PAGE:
Wireless networks currently exist on campus, but they are not linked in a systematic fashion.  Student-funded wireless networks are available (only to students) in five indoor and two outdoor public areas.  Fifteen departments currently possess their own wireless networks, and another 10 departments have requested them.  In response to increasing demand, CSSD developed a University-wide wireless implementation plan.  Wireless networks will be installed in University buildings in two phases.  CSSD hopes to complete the project in 24 months. 


PittGrid: Campus-Wide Computing Environment

Hassan Karimi, Professor in the School of Information Science’s Department of Information Science and Telecommunications, discussed PittGrid, an initiative that is designed to link the University’s computing resources.  Professor Karimi is working with Ralph Roskies, Scientific Director at the Pittsburgh Supercomputing Center, and staff from CSSD on this project.  Grid computing began as a mechanism to link supercomputers, enabling them to share unused resources.  The concept has been extended to include resource sharing across any type of networked environment.

Currently, the University’s computing processors and storage are only available to individuals who are located where the resources reside.  PittGrid would include a set of tools that permit researchers across the campus to access computing resources in other schools, departments, and centers.  The project only requires that software, referred to as middleware, be installed to manage resource availability across the network.  Current partners include the School of Information Sciences, the Pittsburgh Supercomputing Center, CSSD, the Center for Computational Biology and Bioinformatics, and the Departments of Chemistry, Pharmacology, and Physics.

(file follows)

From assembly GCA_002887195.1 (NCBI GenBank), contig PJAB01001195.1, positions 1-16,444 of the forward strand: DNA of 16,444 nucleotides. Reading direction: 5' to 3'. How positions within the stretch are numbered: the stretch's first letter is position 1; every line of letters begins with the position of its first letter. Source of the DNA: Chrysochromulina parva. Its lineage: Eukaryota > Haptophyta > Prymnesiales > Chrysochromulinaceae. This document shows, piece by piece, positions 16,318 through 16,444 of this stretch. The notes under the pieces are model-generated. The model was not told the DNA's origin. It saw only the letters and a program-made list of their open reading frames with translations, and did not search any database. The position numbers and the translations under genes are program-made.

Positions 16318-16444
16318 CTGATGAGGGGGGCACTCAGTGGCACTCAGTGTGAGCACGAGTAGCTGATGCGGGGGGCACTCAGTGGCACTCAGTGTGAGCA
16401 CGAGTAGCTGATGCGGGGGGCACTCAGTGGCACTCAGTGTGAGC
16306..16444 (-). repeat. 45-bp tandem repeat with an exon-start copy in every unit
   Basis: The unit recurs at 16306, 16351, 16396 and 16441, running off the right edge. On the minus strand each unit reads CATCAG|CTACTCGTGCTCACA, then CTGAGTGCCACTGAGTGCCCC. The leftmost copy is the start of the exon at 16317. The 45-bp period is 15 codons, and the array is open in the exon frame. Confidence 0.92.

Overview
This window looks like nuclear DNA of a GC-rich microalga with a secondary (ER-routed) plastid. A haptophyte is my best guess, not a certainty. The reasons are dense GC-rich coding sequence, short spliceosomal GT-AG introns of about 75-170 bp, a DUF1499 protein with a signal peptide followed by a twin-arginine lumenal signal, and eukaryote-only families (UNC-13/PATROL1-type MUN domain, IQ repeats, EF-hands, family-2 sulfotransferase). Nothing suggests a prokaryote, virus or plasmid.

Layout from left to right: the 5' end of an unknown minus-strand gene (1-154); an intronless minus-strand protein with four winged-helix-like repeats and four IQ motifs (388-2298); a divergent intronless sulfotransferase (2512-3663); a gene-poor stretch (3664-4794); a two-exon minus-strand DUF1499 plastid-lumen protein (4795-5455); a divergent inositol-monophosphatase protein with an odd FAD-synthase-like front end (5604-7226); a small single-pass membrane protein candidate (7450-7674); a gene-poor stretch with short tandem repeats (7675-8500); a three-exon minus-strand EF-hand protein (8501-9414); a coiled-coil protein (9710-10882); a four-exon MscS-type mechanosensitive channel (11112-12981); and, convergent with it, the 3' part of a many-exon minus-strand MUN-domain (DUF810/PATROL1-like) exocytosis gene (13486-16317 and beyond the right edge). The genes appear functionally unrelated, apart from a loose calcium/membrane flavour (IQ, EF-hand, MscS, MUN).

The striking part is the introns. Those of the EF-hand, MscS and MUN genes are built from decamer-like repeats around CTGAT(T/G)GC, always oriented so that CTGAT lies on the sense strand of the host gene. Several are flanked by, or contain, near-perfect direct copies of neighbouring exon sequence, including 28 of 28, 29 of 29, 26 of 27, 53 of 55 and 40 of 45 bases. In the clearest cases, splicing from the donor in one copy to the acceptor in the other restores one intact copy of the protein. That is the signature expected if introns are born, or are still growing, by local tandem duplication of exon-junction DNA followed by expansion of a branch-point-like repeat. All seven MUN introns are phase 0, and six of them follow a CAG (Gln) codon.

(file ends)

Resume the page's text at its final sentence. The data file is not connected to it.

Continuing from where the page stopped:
PittNet: Digital Video Services

Jay Graham and Brian Stengel from CSSD discussed the increasing demand for digital video at the University.  CSSD’s goal is to provide an efficient, University-wide platform so that content can be created and delivered cheaply for distance learning, webcasting, university events, etc.  CSSD staff are addressing issues related to storage and transmission of video; operational control of webcasting; and ease of use of technology.  They currently are developing and integrating technology to support centralized video storage and access, video-on-demand, and video conferencing capabilities. 

CSSD also wishes to integrate cable-related technology with other video technologies and to support “rich content” media presentations from the Center for Instructional Development and Distance Education.  In the future, video-on-demand will be available via PittNet TV.  Viewers will be able to access digital content via a program guide similar to those available on cable TV channels.  Point-to-point and point-to-multipoint video conferencing also will be available.  Users will be able to schedule time on a multi-station communication unit on PittNet Video to conduct real-time video conferences.




George E. Klinzing

Office of the Provost



Arts and Sciences


Ahmed Amer

Computer Science

Taieb Znati

Computer Science



Health Sciences


Julius Kitutu


J.B. McGee


Bambang Parmanto


Michael Zemaitis




Professional Schools


Angela Foster


Christopher James Earls


Laurie Kirsch


Kevin Ashley


Doug Metzler


Dan Dewey




Regional Campuses


Melanie Anderson

Titusville/Natural Sciences

Gregory Dick


Clara Vana




Senate Computer Usage Committee


John Close

Dental Medicine



Staff Liason


Jinx Walton

Computing Services and Systems Development